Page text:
I’m cheating the pandemic misery, hence the delay in updates. If you thought, like Kate Moss, that nothing tastes as good as skinny feels, stand corrected: after months-long house arrest in Central Europe nothing feels as good as having fresh, Nordic sea breeze on one’s mask-free face. There are no exceptions to this rule.
I’m thoroughly enjoying my séjour in Finland. Not much of a gratitude journal-type myself (if you can believe it), I’m very aware of the various blessings that I keep counting each day. Helsinki is always absolutely stunning (and when I say always, I mean exclusively in the summer when the sun shines), and it is soul-burstingly so after the rather traumatising lockdown spring.
I last wrote about the feeling of treading water, when it feels as if nothing moves (also called the European summer holiday when the whole continent stands still while people lark about on their multi-week paid annual leave). Well, nothing is moving yet, although people are slowly crawling back to their cubicles to hear the latest on the teleworking front . It is going to be such a random autumn. The only thing about the new normal we apparently know for sure is that we can no longer plan ahead beyond two weeks maximum. I laughed when the Waterstone’s tweeted the following the other day:
A customer has just bought a 2021 calendar. Sir, we admire your optimism.
I lived most of my life under the illusion that I have some level of control over my life. Then I realised it had been merely anxiety all along (it was helpful to realise that most people like to pretend their anxiety is control). This seems like a simple tweak hardly worth the effort, but it was actually hugely liberating to accept that “well, no matter how things were before, this is how they are now and this is precisely where I am“.
I went through the September issues of the biggest fashion magazines and even in them fashion has taken the back seat. It’s activism, facts, education and standing up for a cause that feature on the front pages. Hair-barrettes costing upwards of €700 have been replaced by interviews of activists and front-line workers.
“This is what we’re doing now“.
My instagram feed has changed dramatically over the last couple of months: yes, there’s still the odd pink peony arranged on a marble table-top with some Le Labo, egg-shaped Chanel hand cream and Bottega Veneta padded accessories plus the ubiquitous, pouty selfies, but many influencers seem to be talking less about themselves and more about bigger issues.
I’ve also noticed the recent sprouting of many non-traditional influencers: doctors, scientists and my absolute favourites, gynaecologists. The top OB/GYN tweeter has got to be Dr Jennifer Gunter, originally known for myth-busting the health claims Goop made about its various merch that was intended to be inserted in one’s vagina. She’s absolutely great, and if you are on twitter, a warm recommendation to follow her.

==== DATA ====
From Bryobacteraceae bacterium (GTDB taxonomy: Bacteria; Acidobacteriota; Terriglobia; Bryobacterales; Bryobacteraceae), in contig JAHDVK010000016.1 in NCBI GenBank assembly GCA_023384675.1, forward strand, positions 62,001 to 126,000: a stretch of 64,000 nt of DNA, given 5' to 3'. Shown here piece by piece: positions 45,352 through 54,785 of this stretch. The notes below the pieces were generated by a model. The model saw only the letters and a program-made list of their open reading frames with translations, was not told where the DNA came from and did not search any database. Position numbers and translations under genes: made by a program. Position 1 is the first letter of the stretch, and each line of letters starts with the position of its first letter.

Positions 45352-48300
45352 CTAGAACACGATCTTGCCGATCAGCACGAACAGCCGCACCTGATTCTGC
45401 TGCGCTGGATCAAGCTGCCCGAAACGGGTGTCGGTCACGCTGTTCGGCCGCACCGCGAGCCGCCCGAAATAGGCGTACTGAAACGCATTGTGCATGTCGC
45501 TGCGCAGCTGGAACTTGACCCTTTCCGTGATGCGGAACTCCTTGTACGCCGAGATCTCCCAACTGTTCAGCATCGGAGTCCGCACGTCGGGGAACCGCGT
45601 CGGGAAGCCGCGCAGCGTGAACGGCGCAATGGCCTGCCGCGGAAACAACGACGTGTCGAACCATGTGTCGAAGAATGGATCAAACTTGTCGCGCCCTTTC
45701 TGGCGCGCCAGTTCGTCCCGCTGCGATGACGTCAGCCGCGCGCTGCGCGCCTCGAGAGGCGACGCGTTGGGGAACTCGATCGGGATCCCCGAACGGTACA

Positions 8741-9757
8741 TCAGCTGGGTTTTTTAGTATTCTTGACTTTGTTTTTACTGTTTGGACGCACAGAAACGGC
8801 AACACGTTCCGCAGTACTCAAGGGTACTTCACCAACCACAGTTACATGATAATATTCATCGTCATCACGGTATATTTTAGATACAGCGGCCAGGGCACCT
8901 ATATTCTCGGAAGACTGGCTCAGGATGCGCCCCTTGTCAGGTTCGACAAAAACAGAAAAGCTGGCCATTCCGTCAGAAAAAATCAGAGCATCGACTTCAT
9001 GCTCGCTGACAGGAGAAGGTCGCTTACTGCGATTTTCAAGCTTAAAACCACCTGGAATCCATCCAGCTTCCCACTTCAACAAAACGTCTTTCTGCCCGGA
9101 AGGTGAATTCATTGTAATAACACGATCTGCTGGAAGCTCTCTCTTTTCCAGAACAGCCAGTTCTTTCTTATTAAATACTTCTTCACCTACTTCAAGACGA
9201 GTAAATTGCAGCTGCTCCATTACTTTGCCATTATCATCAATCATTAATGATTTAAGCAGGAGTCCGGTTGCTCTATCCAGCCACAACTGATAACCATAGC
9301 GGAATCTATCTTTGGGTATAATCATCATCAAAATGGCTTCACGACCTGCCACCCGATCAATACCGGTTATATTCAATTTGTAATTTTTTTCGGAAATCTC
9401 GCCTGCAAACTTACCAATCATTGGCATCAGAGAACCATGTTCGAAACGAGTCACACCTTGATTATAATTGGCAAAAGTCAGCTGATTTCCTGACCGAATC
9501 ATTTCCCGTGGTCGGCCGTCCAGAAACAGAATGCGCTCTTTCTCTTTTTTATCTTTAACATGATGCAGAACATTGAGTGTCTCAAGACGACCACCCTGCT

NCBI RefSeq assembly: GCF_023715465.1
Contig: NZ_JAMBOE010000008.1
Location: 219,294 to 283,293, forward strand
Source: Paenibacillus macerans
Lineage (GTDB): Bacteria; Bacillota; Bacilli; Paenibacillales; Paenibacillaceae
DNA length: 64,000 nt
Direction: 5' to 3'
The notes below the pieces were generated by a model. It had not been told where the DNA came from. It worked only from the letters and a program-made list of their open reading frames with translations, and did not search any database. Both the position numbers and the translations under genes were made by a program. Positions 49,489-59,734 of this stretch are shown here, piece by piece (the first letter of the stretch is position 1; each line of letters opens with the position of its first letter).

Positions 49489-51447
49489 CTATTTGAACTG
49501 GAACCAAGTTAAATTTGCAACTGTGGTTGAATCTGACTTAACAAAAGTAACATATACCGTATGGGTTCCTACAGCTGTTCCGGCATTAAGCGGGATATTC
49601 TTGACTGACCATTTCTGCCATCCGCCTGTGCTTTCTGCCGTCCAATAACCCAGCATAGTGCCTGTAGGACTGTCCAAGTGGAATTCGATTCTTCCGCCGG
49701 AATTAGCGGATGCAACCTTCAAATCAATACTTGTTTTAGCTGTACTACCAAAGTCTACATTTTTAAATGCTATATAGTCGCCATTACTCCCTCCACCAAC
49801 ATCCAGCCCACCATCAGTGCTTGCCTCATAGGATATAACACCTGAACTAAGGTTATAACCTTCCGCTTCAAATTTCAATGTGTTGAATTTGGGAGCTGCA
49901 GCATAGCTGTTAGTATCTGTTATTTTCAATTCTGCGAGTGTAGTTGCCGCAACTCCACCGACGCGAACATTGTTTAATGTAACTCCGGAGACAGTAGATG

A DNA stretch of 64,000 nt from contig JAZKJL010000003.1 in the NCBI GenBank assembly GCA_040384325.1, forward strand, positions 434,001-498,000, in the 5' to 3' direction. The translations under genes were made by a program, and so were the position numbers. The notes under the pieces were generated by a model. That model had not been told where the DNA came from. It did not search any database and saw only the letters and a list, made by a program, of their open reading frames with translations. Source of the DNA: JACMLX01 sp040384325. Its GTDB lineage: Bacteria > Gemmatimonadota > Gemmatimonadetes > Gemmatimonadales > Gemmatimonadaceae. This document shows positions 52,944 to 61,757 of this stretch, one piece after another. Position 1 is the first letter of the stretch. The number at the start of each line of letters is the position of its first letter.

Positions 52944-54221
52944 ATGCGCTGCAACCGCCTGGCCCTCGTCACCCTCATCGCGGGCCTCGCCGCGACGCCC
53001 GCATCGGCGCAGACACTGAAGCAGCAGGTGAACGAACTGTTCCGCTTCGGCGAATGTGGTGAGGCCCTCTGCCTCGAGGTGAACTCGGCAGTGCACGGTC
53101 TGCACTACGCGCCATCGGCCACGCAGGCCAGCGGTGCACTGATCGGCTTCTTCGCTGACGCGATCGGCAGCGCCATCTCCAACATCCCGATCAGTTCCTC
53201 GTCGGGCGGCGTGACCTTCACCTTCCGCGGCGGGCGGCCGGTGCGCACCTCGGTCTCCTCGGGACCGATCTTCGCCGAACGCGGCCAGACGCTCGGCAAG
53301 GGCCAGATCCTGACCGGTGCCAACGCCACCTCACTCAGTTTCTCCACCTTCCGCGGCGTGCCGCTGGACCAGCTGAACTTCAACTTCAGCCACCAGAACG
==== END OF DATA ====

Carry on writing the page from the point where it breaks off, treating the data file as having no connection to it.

This development is extremely cool and healthy (and possibly a sign that I’ve officially become middle aged) and shows the acceptance to “this is what we’re doing now. This is how things are, and this is what’s important.” As red carpets have been rolled up indefinitely and nobody’s going to be stepping out anywhere, it also follows that no-one will pay this season’s facial contouring trends any mind.
(Skincare obsession is a different matter.)
“If you think things cannot possibly get worse, trust me — they can“. It was Michelle Obama’s call to action for her compatriots, but we all always knew it was thus – we just wanted to believe being in control of our individual lives would keep us from harm’s way.
So much of our pre-pandemic lifestyles has been put to question lately that it’s been easy to forget how nothing that we have taken for granted is automatic (such as, rather shockingly, human rights and democracy).
I have not started taking sound baths or read the sequel to The Secret, worry not, I just keep thinking about this stuff a lot these days. I still consider Maria Konnikova’s The Biggest Bluff as the greatest recent self help to navigate life in unexpected situations. I absolutely cannot (apparently) not follow the news and stalk on social media, so Weltschmertz is real.
What I have come to realise is the following:
- Notoriously the most uncomfortable bed is the one we make ourselves.
- 99,9% of people are doing the best they can.
- The grass is greener where I water it.
- I cannot have a single more women’s empowerment video montage that ends with “vote for this man, he understands”.
- Blessed be the tea.
And also, hope, apparently, springs eternal, as well as dies last.